The President had told aides on Wednesday to lay the groundwork for him to announce new tariffs on steel and aluminum imports the next day, sending them scrambling to determine what specific policy he could announce and others racing to contact executives and union representatives from the industry to attend the announcement at the White House, multiple sources said.

Some of the aides who have been crafting the policy were caught off guard by the plans for an announcement, which The Washington Post first reported Wednesday night.

The White House added a last-minute event with Commerce Secretary Wilbur Ross and steel and aluminum industry representatives at the White House on Thursday morning and initially said it would be closed to press, before ultimately inviting in the cameras.

Earlier on Wednesday, lawyers in the White House Counsel's Office and the Justice Department's Office of Legal Counsel made clear to policy staffers that they needed more time -- perhaps several more weeks -- to turn the Commerce Department's recommendations into a proclamation that would impose the tariffs Trump has sought to levy on steel and aluminum imports.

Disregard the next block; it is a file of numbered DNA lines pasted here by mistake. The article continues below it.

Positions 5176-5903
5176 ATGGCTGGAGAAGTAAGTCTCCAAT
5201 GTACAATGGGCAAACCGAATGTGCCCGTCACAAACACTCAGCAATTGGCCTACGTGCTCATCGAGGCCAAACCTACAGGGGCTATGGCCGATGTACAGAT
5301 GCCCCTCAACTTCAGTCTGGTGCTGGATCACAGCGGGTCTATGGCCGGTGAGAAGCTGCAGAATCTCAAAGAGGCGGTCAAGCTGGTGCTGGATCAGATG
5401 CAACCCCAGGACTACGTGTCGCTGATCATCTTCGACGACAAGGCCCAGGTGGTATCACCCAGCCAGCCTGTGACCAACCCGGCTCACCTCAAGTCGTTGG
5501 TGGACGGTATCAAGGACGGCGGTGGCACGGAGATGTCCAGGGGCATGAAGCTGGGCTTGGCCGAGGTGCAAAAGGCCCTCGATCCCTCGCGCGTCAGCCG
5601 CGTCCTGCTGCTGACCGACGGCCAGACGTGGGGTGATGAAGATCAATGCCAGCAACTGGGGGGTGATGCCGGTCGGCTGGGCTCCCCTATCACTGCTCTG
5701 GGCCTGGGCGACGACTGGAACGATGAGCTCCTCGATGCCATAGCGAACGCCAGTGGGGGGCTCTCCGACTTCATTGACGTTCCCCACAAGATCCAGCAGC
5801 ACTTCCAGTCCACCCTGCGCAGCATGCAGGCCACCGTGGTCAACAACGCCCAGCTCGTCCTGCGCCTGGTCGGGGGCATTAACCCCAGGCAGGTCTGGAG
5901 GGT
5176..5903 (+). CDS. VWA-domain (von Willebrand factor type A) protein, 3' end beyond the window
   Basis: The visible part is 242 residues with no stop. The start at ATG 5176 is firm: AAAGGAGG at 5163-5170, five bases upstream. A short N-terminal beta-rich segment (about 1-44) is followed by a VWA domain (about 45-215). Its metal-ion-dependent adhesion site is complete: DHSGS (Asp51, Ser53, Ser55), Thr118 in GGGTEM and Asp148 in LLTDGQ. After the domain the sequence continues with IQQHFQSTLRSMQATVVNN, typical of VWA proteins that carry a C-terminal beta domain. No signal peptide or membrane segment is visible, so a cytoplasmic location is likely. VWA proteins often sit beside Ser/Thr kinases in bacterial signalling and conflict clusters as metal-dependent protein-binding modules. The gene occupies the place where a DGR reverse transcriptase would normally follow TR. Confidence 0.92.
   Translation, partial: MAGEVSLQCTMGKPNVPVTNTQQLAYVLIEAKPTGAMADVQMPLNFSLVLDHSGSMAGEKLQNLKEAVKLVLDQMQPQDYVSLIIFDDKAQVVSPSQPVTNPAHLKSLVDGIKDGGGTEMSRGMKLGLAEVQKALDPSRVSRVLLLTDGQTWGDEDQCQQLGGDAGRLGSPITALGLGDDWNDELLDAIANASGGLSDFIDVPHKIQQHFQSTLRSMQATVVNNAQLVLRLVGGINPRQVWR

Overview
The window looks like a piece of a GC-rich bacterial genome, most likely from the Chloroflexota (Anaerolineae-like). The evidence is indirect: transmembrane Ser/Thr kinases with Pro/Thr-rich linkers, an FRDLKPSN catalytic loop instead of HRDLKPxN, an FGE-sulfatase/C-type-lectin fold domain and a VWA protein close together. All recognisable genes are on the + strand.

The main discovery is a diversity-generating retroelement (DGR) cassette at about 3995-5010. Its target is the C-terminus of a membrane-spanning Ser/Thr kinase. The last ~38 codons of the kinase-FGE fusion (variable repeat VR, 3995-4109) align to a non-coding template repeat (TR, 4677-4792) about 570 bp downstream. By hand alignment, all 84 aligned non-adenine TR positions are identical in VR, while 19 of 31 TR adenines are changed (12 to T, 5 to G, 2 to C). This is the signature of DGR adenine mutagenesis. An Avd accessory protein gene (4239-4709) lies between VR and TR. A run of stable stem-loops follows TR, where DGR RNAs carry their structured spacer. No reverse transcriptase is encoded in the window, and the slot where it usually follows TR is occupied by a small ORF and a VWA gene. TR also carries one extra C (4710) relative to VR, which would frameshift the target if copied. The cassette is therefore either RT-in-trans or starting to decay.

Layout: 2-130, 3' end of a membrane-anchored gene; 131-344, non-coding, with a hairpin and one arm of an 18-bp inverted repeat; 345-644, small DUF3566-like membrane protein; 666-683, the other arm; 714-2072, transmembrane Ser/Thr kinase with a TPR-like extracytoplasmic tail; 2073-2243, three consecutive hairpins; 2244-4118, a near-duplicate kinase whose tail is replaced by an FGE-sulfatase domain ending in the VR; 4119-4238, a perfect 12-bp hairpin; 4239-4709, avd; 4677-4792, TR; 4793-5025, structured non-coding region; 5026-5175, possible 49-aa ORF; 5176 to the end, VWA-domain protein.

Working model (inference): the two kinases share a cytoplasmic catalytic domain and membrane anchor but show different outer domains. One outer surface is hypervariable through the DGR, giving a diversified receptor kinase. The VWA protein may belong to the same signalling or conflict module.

"Maybe he wants to make an announcement, but the proclamation isn't ready," one White House official said. "Without the proclamation, nothing has legal force."

As of mid-morning on Thursday, a White House official said there were no firm plans for an announcement and one White House official said the discussion was going "back and forth" on whether an announcement was feasible.

The President, meanwhile, continued to press on via Twitter: "Our Steel and Aluminum industries (and many others) have been decimated by decades of unfair trade and bad policy with countries from around the world. We must not let our country, companies and workers be taken advantage of any longer. We want free, fair and SMART TRADE!"

It wasn't immediately clear what sparked Trump's sudden desire to make the policy announcement within 24 hours, but his directive for a next-day announcement came as the White House was engulfed in its latest string of negative headlines.

On Wednesday alone, one of Trump's longest-serving aides Hope Hicks announced her resignation, his son-in-law Jared Kushner was the subject of several stories raising questions about his foreign and business entanglements and infighting within the West Wing once again seized the spotlight.